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Let's Talk Shot Selection

 
by Adam Brassfield - Pro Staff Contributor

Have you ever been hunting with someone who just takes the world's worst shots? How about someone who messes up the easiest of hunts? Well, I know a few people like that, too. Some of them can't help that they are dumber than a coal bucket. I mean nobody wants to spend theis hard-earned money on guns, shells, dogs, decoys, waders and maybe a guided hunt just for someone to mess it all up at the moment of truth. Sometimes there is no help for someone who would screw up a one car funeral.

Shot selection is the most important part of duck or goose hunting. Being able to figure out when the best opportunity is to smoke that duck or goose is sometimes a big challenge. In most groups a single person is elected to do this job and make the call for everyone to shoot. No pressure, but don't screw up or you will be swimming with the fishes! Patience is the key, which is something that I have none of. In every aspect of life patience is not an option. For me to learn this conduct of life in the duck blind was at first impossible. However, as a youngster, the first time that I pulled up too quickly and found a boat paddle connected to my ear, I kinda learned the idea.

The thought that waterfowl hunters would even think about not letting that bird get close enough to read their mail before they shot was as scarce as duck teeth. Oh, but they are out there. If duck or goose hunting were just about seeing how far I could shoot then sail a bird and getting busted because I pulled up too quickly, there would be a lot more pros out there. Waterfowl hunting is an art. It is painting a picture in your mind of what you will shoot at or move to and then carrying it out with passion. I get so frustrated with people who take 50 and 60 yard shots with choke tubes the size of a .50 caliber mortar shell, then get aggravated when they can't find their duck or have trouble shooting a limit.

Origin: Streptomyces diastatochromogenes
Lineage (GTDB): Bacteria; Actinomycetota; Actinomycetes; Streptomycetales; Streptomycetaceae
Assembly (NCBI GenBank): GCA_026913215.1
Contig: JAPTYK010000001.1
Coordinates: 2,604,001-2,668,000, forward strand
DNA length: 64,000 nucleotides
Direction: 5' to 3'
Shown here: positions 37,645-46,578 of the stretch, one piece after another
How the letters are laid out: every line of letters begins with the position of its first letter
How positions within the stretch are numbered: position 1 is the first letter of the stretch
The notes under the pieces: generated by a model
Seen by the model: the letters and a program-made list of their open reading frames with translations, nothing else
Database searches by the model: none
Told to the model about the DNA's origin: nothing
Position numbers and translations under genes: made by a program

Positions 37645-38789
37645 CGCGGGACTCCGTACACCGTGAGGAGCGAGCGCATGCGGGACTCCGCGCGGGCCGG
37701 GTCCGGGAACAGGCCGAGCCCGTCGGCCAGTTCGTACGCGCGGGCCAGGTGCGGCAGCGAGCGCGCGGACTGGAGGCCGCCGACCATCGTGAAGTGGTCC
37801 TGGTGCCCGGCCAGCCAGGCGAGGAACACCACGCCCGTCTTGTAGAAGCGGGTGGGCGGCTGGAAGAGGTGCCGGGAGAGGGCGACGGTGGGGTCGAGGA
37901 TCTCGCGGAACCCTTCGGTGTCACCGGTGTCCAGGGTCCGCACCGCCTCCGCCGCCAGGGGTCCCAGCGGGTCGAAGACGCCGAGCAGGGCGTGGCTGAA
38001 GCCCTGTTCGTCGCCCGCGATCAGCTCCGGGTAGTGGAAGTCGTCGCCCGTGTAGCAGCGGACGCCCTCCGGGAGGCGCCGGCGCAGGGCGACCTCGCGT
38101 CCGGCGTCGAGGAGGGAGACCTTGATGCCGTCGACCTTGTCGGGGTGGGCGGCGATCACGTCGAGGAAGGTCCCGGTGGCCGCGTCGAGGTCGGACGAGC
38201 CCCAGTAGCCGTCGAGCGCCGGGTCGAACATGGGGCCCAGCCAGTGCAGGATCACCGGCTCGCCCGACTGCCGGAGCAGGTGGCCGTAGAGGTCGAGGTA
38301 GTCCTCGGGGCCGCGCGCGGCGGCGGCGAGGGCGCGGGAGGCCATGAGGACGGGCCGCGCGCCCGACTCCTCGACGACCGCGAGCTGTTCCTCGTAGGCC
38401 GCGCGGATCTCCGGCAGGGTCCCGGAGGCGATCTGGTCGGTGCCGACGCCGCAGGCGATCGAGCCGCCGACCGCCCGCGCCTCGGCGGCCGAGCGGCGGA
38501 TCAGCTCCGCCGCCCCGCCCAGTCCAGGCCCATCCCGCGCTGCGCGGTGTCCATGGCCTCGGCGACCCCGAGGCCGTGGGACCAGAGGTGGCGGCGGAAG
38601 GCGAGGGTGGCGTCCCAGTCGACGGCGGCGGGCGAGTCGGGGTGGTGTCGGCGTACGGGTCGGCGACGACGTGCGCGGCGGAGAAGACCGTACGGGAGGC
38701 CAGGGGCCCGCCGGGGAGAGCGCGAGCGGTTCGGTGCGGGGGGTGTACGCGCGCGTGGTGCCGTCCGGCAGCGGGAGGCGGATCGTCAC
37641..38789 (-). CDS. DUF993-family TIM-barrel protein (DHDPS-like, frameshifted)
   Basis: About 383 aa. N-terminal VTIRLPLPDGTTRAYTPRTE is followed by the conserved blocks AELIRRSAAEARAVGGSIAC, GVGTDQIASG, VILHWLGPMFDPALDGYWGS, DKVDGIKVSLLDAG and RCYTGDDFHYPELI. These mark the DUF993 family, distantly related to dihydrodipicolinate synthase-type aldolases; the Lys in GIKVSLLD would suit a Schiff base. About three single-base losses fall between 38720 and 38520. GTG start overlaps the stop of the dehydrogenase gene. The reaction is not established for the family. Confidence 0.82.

Practicing the art of back-paddling and having a little patience will help any waterfowl hunter. For crying out loud, go hunting with someone who knows what they are doing. Watch when they give the signal to shoot. See where the birds are and how they got there, then start putting your own plan in place. Shot selection is easy but we can make it very difficult if we develop bad habits. Trust me: some hunters have two brains; one is missing and the other is looking for it. Excellence is your best "plus one." Find that one thing that you do well and add good shot selection to it. It will make you a better hunter.

Adam Brassfield is a Guest Contributor for Beretta. You can follow him on Facebook.

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This post and its contents are the views and opinions of the author only, and do not necessarily represent Beretta.

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